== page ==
|Pigeons in Monsoon (standard:romance, 1661 words)|
|Author: sayan||Added: Jul 25 2004||Views/Reads: 2257/1461||Story vote: 0.00 (0 votes)|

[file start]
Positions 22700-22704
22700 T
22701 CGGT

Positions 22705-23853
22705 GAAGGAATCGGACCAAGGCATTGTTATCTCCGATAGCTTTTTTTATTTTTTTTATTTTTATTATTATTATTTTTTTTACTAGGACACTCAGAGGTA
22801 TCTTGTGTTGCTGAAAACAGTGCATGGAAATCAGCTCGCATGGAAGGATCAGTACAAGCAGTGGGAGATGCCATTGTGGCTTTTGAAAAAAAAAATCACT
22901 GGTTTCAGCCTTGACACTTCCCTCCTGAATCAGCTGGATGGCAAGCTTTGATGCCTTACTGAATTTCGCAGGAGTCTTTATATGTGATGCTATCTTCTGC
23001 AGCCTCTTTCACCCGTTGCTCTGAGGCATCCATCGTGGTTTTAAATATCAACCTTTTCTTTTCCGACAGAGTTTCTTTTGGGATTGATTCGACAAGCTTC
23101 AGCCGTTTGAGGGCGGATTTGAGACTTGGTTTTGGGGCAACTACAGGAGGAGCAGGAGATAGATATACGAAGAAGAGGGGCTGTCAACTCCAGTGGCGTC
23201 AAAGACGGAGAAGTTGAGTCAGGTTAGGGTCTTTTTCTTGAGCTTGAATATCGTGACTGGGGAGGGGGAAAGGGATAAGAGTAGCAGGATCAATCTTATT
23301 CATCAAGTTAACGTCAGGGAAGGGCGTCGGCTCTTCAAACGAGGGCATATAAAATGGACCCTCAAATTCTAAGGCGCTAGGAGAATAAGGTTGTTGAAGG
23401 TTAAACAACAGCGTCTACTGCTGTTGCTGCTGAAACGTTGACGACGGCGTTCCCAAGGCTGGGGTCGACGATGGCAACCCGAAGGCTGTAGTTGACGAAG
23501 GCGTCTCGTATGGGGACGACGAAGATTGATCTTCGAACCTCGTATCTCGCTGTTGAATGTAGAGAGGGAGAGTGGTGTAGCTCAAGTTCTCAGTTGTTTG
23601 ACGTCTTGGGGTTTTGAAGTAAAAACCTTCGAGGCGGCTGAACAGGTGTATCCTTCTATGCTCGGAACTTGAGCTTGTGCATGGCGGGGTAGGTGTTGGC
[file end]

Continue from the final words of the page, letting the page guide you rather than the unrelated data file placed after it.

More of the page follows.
In the last 50 yrs of our independence the tourism industry has lost more than 60% of its tourists to Kashmir, India you know for the wars and terrorism and stuff like that. For me a 46 year old station master in the small insignificant rail road town of Kashipur, Kashmir was what I used to see in Shammi Kapoor (popular actor of the 60s and 70s ) movies as a child and as a teenager. So I see it as a heaven on earth place where people play on the snow and romance blossoms at sunset. Then two years back my transfer had been to Pahalgam, 96 kms from the capital city of Kashmir, Srinagar; just one more of those those small hilly railway stations. And beauty lay before my eyes, all that I had dreamt of after a movie night. Pahalgam was one of those isolated villages, where one by one winters passed away in the back of beyond, people in a cabin community environment living and living till they realize they have grown too old. For the people here were a long-lived yet friendly race, must be the fresh air and the crystal clear water they drink, I'd say. As the months creeped away, my face became more radiant as my body recuperated in the freshness of early morning air of a hill station and I amalgamated into their community. Pahalgam is a humble shepherd's village with breathtaking views. Situated rather lower than Gulmarg the nighttime temperatures do not drop so low and it has the further advantage of the beautiful Lidder River running right through the town. People were either shepherds or fishermen who welcomed their new stationmaster into their 'hookah' (a traditional tobacco smoke) chat forums one fine evening. Then one by one it happened- I began to remember their names when I saw their face. There was Farooq, Sheikh, Asif, and so on and so forth, their wives their children.All the men used to gather for a smoke every evening after driving their flocks home. But one- one man used to drive his flock everyday in front of us till his house that dipped below the view of the road, and stay there till he repeated it the next day, without ever glancing at us; as the bent rays of the sun split into its spectral colors by the moist air, just behind that hilly peak. Drawn by the curiosity that small insects feel towards bonfires, I began to inquire about this man, who looked to be in his late forties or may be early fifties. Apparently his name was Omar Abdullah and most people remember him to be that way till they remember. The older folk knew a little more of his early years. One monsoon evening when fewer men had assembled to chat, Farooq cha-cha narrated a kind of love-story that many native novels are made up of. A simple story- in his late teen years Omar had fallen in love with a young girl and people, he recalls seeing the few furtive meetings of these two lovers. Omar had been a strong athletic boy in his early years, but for reasons as obvious as the rising of the sun here, the girl's father enraged at the very thought of a Hindu bunya girl being with a Muslim had quickly married off the girl to a boy of the proper caste in a neighboring village. Omar reconciled to his fate after a few foolishly designed unsuccessful attempts to meet Sonal, the name of our heroine. He remained in his house during the following year or so, which i feel to be the apathetic melancholia that sets in one's mind following bereavement that makes us disinclined to drink till we're too thirsty or may be remain silent when a psychiatrist asks you questions. Two or so years later Omar's father died leaving the young man to think of the cardinal truth that “When one must ,one can”, taking up his shepherd's job in the silent grassy plateaus he had grown up on. Saying precious little with his village folk he boycotted all social gatherings, the villagers caring little for the rude man outcast. Though he married soon keeping his dying father's wishes, he forbid his wife from talking to others. No Titanic sank and no dolphins jumped out of the waves, even if they did people here were not aware of such events or that the smoothness of life is sometimes perturbed by cataclysms. The couple had no children which the people took by default to be the 'woman's fault' and cursed her sterility and felt pity for the unfortunate man. Last year his wife left him, and Omar was seen less and less in markets and places he had to visit to sustain his earthly life. As to what trespassed between Omar and his wife behind closed doors no one knew. As the rains got heavier we had to disperse that day and leave this story unfinished. Before I could run to the nearest shade the rains drenched me, coming at an angle, blown by cold cold winds. My brain's Click here to read the rest of this story (71 more lines)
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